We got lucky that’s for sure… when you want XYZ and you meet another person that wants XYZ and you’re super attracted to each other and they have all the characteristics and values that you look for in someone, it just fits together straight away, it just clicks, it just works, it just makes sense and there is no doubt. We still can’t believe our luck to be honest.

So my life as a single mum officially ended on the 17th of December when I started owning a house with a man who wasn’t even my boyfriend at the beginning of 2020.

People have said to me “Are you still a frolo?” in my mind, “once a frolo, always a frolo”. I’ve made amazing friends from Frolo and had I not become a single mum I wouldn’t have met these people and I would’ve had the fun times we had. Divorce was not fun nor easy, it’s been pretty difficult and it still is in some ways, but that was my path and now I know I’m really one of the lucky ones who’s hopefully found an amazing second husband.

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Healing from narcissistic abuse – Q&A with Annie Kaszina

Getting over a narcissist is something a lot of single parents find themselves having to do. It’s not easy for anybody, but if you have children together it’s even harder as you can never completely sever ties. So how do you co-parent with a narcissist, and what can you do to help yourself move on from narcissistic abuse?

Getting over a narcissist

Annie Kaszina PhD is an Abuse Recovery Coach and joined us recently for a Q&A with the Frolo community. We had such a lot of questions in advance from single parents struggling to deal with the aftermath of narcissistic abuse on a variety of topics such as co-parenting with a narcissistic ex, learning to trust again and rebuilding confidence after a narcissistic relationship.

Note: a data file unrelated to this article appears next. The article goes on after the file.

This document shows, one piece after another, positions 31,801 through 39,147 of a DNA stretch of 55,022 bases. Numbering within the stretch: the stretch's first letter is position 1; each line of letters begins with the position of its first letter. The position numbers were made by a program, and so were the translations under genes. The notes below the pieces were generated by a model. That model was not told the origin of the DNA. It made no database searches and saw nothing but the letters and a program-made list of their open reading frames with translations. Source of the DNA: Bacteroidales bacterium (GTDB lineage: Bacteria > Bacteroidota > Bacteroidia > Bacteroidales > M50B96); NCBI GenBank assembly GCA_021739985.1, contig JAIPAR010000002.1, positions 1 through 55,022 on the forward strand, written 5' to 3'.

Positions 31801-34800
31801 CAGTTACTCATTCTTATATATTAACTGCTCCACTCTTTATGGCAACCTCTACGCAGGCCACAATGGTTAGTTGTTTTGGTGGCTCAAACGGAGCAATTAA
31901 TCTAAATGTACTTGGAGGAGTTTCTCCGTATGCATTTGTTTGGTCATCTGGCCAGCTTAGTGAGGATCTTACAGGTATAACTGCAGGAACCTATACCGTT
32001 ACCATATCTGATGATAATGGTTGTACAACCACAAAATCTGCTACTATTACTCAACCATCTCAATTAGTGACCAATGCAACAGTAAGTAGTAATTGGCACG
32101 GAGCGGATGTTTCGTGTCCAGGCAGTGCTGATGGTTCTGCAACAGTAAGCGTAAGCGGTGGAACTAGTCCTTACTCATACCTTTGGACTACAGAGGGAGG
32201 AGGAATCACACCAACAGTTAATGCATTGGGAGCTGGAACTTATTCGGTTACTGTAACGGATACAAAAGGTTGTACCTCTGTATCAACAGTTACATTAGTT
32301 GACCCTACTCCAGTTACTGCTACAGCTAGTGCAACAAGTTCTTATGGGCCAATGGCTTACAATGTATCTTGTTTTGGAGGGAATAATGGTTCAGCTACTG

Here we’ve pulled together some of the discussion highlights to give you a starting point if you’re wondering ‘how do you get over a narcissistic relationship?’

How do you know if your ex is a narcissist?

Whether they are on whether they aren’t a narcissist in the end probably doesn’t really matter. The fact is that you have come up against a brick wall in your relationship and it had to end. You felt rejected, betrayed, disregarded, invalidated. It was a relationship that was dead in the water because you were working at it and they weren’t.

They may be able to read your feelings really well, but they don’t actually care about your feelings and if they know something hurts you they will do it again and again.

If you are a normal loving parent you do not walk away from a relationship with your child’s other parent without a great deal of soul searching. You leave someone because they are toxic for you. You don’t have to pin the narcissist label on it to be able to say it was a relationship that wasn’t working.

There are some signs however that you can look for to help you identify a narcissist:

  • They have an exaggerated sense of their own importance and can be very rude to people they think don’t matter. Notice how they behave when you go out to dinner and how they interact with waiting staff.
  • They tend to have a good ‘hero’ story or a good ‘victim’ story – sometimes both.
  • They have a huge sense of entitlement and that your life is there to serve them.
  • They will always tell you what a wonderful and special person they are, just for doing something that everyone does.
  • They may be able to read your feelings really well, but they don’t actually care about your feelings and if they know something hurts you they will do it again and again.

Can a narcissist ever change and do they even know what they are?

Yes, they absolutely can change their behaviour, but only when for as long as it serves them. Is this fundamental change? Absolutely not. 

A narcissist can pull it out of the bag for a while but they DO NOT CHANGE. Even if they are showing their ‘good boy’ or ‘good girl’ behaviour they do not change. Being a narcissist feels to them like a super power. They can understand and charm and manipulate people.

How do you move forward with co-parenting when your ex is a narcissist?

I’ll start by saying that you will never truly co-parent with a narcissist. Yes, they are the other parent in one sense, but they don’t parent. Narcissists will use their children to get your attention, to exercise power and control over you, and their children will really be more of a public prop. In public they will appear to be the perfect parent, but they will never properly parent. You have to let go of the belief that they will do their part effectively.